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Afghan war spending faces new scrutiny

As part of its attempt to boost Afghanistan's economic and political development, the United States is paying thousands of Afghan contractors and subcontractors to perform much of the work that supports U.S. efforts there. But the "Afghan First" program could be achieving just the opposite of its intended effect, according to officials trying to figure out where the money is going.

Initial assessments by newly organized military task forces and government investigators indicate that instead of promoting new small and medium-size businesses, building trust and spreading the wealth, many of the contracts appear to have enriched Afghanistan's traditional power brokers and created new ones.

"We have the best of intentions," said Rear Adm. Kathleen Dussault, head of a new team of forensic auditors sent to examine military contracts in Afghanistan. But "we need to look at how we're doing business."

Dussault's Joint Task Force 2010 is one of several new initiatives after widespread reports that U.S. spending in Afghanistan, in amounts far exceeding the country's own income, may have exacerbated some of the problems it set out to solve and is a major contributor to the corruption that has hobbled U.S. efforts. The reports have led House appropriators to hold up approval of some of the administration's new spending requests for Afghan reconstruction.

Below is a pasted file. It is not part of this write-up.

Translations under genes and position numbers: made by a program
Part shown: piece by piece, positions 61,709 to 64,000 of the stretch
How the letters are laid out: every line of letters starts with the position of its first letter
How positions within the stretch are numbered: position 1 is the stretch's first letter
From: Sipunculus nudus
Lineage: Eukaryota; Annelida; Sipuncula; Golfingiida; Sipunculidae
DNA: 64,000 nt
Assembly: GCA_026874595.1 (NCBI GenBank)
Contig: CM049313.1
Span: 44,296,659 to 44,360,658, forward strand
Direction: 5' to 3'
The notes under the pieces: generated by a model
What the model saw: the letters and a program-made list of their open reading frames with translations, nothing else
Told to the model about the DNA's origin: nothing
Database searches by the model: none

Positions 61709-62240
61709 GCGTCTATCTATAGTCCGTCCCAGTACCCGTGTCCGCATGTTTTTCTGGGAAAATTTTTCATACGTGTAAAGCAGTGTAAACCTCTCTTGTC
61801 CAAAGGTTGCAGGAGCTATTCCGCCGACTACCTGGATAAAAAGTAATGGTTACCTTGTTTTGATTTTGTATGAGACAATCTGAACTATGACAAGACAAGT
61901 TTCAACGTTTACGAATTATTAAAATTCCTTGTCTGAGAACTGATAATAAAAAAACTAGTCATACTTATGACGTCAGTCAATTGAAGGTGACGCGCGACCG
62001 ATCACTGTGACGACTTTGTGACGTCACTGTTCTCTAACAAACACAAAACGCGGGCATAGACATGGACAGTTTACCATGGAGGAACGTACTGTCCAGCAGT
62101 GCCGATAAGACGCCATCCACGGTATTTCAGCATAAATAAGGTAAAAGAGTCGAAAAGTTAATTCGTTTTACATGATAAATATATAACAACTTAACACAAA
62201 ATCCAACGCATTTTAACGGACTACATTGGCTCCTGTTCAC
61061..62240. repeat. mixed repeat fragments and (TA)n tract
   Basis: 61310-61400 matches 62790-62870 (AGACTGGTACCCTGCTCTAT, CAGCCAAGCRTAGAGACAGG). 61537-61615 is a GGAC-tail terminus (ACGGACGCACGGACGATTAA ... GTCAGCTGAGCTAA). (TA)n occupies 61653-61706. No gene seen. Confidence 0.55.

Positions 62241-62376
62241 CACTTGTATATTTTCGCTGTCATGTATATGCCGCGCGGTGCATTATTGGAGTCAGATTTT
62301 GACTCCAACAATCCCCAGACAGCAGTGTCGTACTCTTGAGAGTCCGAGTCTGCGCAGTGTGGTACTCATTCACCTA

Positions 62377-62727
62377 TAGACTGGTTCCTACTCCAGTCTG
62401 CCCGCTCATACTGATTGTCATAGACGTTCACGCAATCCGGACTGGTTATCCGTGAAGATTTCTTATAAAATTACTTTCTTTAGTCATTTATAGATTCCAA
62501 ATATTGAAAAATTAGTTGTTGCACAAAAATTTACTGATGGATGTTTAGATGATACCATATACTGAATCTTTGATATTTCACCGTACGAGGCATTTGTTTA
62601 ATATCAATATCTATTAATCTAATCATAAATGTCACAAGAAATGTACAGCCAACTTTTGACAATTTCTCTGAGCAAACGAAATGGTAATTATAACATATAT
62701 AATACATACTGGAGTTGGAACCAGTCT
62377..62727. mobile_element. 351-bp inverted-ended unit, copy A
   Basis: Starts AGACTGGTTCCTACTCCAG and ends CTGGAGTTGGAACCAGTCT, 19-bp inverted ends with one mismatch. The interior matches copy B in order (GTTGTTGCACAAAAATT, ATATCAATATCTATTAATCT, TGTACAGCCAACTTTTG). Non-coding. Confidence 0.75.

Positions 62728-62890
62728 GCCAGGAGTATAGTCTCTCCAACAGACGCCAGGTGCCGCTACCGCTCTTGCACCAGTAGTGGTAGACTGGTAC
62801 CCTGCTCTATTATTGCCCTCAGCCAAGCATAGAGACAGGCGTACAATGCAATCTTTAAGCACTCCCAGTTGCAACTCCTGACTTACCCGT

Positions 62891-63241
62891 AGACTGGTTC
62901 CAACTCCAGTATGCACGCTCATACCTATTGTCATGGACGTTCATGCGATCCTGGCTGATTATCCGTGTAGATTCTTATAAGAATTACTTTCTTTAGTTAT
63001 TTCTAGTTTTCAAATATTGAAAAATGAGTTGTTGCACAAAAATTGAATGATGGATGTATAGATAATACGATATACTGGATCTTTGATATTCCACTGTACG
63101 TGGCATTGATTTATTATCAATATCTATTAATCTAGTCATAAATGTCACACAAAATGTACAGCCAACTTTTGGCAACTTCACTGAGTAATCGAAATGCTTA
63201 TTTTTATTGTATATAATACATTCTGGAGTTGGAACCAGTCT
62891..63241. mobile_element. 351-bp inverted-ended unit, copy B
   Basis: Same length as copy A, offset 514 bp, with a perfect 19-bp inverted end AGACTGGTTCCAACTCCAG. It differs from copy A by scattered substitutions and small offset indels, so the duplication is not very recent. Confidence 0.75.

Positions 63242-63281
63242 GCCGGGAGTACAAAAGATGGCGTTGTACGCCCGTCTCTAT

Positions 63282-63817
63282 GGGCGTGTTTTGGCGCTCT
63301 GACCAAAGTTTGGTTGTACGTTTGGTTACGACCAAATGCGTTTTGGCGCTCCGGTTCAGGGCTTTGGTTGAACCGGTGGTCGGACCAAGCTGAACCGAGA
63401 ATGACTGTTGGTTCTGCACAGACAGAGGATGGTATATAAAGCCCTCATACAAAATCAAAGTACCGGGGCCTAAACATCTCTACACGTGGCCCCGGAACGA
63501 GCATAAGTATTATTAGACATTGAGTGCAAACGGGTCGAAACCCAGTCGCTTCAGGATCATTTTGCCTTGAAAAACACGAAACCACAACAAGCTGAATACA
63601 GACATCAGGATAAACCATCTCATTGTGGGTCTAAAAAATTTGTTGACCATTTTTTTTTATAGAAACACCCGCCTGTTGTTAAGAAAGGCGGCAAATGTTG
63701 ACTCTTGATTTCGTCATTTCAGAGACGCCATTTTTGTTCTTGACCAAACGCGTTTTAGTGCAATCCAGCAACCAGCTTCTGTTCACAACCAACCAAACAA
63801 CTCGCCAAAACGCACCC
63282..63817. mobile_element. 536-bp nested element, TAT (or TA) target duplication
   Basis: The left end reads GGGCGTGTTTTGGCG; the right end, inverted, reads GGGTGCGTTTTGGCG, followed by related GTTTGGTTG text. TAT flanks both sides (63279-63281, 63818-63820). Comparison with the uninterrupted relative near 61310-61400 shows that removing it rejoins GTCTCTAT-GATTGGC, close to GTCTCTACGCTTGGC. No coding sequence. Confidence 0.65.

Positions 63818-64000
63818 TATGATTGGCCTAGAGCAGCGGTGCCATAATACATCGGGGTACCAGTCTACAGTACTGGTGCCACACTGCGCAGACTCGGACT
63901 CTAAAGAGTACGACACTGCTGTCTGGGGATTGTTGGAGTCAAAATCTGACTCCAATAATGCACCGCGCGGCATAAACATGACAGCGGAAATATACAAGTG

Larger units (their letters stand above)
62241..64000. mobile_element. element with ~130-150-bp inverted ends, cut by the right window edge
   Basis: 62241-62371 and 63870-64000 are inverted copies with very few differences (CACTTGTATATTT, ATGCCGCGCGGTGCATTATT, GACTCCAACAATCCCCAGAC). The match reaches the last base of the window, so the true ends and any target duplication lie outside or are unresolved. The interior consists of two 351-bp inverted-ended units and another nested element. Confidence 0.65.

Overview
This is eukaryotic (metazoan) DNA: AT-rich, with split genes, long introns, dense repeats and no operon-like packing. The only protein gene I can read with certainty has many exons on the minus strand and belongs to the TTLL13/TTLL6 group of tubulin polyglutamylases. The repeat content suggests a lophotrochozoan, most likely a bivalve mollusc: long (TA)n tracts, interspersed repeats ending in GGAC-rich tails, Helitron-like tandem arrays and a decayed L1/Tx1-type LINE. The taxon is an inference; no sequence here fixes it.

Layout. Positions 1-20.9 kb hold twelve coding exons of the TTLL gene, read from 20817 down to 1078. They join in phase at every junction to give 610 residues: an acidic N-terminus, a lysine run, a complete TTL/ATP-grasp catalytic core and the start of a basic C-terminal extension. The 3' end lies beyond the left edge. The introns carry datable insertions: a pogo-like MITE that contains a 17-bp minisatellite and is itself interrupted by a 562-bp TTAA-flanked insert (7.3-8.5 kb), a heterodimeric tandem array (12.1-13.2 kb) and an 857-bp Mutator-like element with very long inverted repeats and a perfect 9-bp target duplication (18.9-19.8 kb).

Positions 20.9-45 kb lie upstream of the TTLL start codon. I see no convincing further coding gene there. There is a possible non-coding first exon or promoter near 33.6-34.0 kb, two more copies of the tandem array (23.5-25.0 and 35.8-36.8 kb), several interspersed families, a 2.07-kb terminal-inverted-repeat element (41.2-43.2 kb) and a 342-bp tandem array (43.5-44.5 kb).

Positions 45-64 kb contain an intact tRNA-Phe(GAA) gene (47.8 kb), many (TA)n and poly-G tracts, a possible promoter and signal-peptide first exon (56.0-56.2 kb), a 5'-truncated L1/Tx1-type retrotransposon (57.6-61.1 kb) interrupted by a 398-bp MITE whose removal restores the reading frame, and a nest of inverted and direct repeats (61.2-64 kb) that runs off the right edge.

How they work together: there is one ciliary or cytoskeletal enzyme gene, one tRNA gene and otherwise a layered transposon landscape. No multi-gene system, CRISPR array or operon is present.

After eight years in Afghanistan and more than $50 billion spent, the United States still has "no comprehensive database on reconstruction contracts" and no integrated system to track projects that are "completed, ongoing and planned," Special Inspector General Arnold Field told Congress in mid July. President Barack Obama has asked for an additional $20 billion in fiscal 2011.

"It is not enough to simply conduct audits of contracts and program management after money has been spent," Field said.

Second sailor's body found: Petty Officer 3rd Class Jarod Newlove, 25, the second U.S. sailor who went missing from Camp Julien on the outskirts of Kabul last week, was found dead Wednesday and his body has been recovered, the U.S. military said Thursday. The body of Petty Officer 2nd Class Justin McNeley, 30, of Wheat Ridge, Colo., was recovered Sunday. Newlove was from the Seattle area.

Afghan war spending faces new scrutiny 07/30/10 [Last modified: Friday, July 30, 2010 12:12am]
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